Backing up data will not only prevent data loss but help you avoid server downtime as well by keeping the UI functional even if the backend experiences problems. One way to do it is via virtualization.

  • Update software and hardware frequently-
    Always remain updated to the newest version of the OS and softwares that you use to run the server in order to avoid downtime issues. Similarly updating hardwares will reduce the work load impacted upon them and help run the server more smoothly.

  • Double check for configurations-
    A single error in configuration can lead to drastic effects. Always double check on configurations for preventing any issues.

  • Have strong policies in place

Runtime Errors

The time taken to execute a program is called its Runtime. During this time, if any error takes place then it is known as a Runtime Error. Unlike compilation errors that happen during program compilation, a runtime error occurs only during the execution of a program.

Runtime error notifications usually appear in a massage box showing a specific error code that contains the nature of error. It is very common for the system to slow down considerably prior to a runtime error.

A runtime error is generated by the system when an issue occurs and the software is unable to solve it. Keep in mind that the error is generated by the specific software and not by the OS. The software first performs a self-diagnosis and when it sees that it cannot proceed any further it generates the error. After the error is displayed and closed the software is generally exited; in some cases the OS is rebooted as well. There are various reasons that lead to such errors. Some of them are:

  • Poor Programming

This is a very common cause of runtime error. A poorly written program will always give a runtime error. It is very likely that such a program will generate a compilation error and even if the engineer somehow manages to compile it a runtime error is inevitable. The only solution to this is to write a robust and flawless program in the first place.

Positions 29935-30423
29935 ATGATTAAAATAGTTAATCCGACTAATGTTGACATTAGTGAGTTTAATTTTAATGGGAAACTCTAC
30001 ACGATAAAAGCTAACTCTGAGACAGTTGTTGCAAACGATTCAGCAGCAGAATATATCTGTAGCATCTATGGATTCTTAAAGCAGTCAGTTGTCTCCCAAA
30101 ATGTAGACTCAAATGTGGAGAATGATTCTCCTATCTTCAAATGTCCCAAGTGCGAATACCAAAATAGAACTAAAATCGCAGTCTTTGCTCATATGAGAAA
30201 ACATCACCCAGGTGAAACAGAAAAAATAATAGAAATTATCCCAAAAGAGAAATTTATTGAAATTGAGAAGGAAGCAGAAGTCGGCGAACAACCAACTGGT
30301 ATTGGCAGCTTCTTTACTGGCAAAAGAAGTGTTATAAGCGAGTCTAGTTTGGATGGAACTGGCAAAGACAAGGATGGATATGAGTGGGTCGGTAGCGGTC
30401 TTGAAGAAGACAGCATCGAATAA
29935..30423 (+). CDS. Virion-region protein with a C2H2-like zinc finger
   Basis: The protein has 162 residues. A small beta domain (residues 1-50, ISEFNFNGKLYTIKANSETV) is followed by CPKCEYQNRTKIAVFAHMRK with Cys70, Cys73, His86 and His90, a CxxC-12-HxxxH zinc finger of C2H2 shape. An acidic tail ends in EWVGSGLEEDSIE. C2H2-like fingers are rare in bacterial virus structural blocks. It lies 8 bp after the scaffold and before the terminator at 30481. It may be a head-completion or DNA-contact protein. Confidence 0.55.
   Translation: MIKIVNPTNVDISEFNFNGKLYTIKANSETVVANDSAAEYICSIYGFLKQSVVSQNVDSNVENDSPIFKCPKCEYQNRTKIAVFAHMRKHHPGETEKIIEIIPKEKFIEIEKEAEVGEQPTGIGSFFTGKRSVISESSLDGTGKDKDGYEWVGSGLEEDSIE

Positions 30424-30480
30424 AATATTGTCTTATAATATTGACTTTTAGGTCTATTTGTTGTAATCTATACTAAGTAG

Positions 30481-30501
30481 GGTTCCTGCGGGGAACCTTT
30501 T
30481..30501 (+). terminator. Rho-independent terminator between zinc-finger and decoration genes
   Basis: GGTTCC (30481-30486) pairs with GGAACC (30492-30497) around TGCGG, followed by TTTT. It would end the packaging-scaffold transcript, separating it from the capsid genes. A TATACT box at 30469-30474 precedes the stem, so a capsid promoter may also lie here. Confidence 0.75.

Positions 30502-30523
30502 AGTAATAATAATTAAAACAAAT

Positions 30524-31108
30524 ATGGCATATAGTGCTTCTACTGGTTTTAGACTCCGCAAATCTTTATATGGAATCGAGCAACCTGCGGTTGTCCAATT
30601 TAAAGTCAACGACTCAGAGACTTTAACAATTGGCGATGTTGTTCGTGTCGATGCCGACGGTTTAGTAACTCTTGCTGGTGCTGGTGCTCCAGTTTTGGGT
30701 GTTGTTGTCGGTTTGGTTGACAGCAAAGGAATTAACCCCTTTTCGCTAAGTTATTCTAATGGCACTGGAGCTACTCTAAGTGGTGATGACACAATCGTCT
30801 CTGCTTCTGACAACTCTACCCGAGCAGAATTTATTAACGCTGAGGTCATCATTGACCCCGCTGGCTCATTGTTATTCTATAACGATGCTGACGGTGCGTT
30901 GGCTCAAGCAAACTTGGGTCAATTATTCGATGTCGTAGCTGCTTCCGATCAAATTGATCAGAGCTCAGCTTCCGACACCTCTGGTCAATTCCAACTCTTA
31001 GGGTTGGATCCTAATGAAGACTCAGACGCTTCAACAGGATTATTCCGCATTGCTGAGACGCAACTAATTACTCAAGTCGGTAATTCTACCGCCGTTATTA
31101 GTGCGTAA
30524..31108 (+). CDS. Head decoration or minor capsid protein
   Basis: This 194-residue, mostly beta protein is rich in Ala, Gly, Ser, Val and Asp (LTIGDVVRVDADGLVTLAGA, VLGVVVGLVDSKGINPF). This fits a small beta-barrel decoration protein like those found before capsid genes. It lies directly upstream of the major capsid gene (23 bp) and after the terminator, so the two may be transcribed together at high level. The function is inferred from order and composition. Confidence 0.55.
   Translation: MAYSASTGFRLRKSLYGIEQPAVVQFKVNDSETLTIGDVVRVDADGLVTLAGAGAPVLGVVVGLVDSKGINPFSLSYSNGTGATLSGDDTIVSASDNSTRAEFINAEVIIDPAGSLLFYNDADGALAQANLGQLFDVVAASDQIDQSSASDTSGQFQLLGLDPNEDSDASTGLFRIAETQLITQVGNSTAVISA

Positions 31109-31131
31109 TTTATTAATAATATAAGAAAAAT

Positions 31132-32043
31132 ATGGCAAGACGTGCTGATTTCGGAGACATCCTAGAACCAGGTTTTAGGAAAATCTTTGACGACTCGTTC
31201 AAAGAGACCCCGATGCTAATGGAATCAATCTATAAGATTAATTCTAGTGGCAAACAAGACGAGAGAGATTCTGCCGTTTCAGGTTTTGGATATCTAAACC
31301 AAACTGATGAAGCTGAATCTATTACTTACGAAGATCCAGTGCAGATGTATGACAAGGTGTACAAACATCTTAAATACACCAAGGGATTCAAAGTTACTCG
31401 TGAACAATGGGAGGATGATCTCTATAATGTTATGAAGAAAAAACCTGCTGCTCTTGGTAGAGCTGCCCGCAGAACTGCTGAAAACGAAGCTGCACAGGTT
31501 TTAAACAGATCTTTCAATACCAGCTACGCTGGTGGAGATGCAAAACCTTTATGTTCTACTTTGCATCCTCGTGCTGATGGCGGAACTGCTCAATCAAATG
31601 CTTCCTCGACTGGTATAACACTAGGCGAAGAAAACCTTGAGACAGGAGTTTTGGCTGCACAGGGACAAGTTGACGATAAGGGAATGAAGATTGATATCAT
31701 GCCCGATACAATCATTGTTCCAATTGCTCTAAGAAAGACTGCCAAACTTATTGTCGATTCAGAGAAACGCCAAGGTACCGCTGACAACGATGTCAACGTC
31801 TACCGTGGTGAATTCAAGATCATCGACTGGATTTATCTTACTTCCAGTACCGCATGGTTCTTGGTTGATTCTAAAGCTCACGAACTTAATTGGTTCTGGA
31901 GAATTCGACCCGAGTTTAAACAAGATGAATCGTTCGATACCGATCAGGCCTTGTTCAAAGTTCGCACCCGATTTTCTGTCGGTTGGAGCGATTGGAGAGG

• Memory Issues

Sometimes when an engineer loads his/her software with memory leaks or if the system he/she uses has bad memory storage a runtime error generation is very likely. There is no solution as the software itself is flawed and as for the system memory issue, the only way out is to increase the memory capacity (if possible).

  • Other Softwares

In case of a shared environment like in Windows, if a rouge application pokes into your area of work, there is a high probability for a runtime error. Furthermore, Software can get affected by such poorly written program. In such cases, you can shut down all other applications and software and see if the software that generated the error still does so.

  • Damaged Hardware

The functionality of any software is largely dependent on the functionality of its associated hardware. So, if your hardware is damaged and you are still running it then be ready to face a runtime error as the hardware cannot fully support the software anymore. For example, if you are using an older computer or out-dated hard drives, or you recently had an electrical storm, etc. then any of these events can lead to a runtime error while executing your operations.

  • Malicious Virus or Ad Ware

Last but not the least computer viruses and/or malicious ad wares; they are a major reason for a lot more than just runtime errors. These programs run in the background and remain undetected. Although they do not directly cause a runtime error but can affect your software, which may lead to one. The only solution to these is getting rid of them. It is very essential to scan your system for them with some kind of antivirus software on a daily basis and whenever you find one do not hesitate to ‘kill’ it.

To Conclude –

We have seen what is uptime and what is downtime. and how to calculate them. We have also seen what factors can affect server uptime and downtime and how to solve any issues regarding them. Now you know what these terms mean and how to deal with them.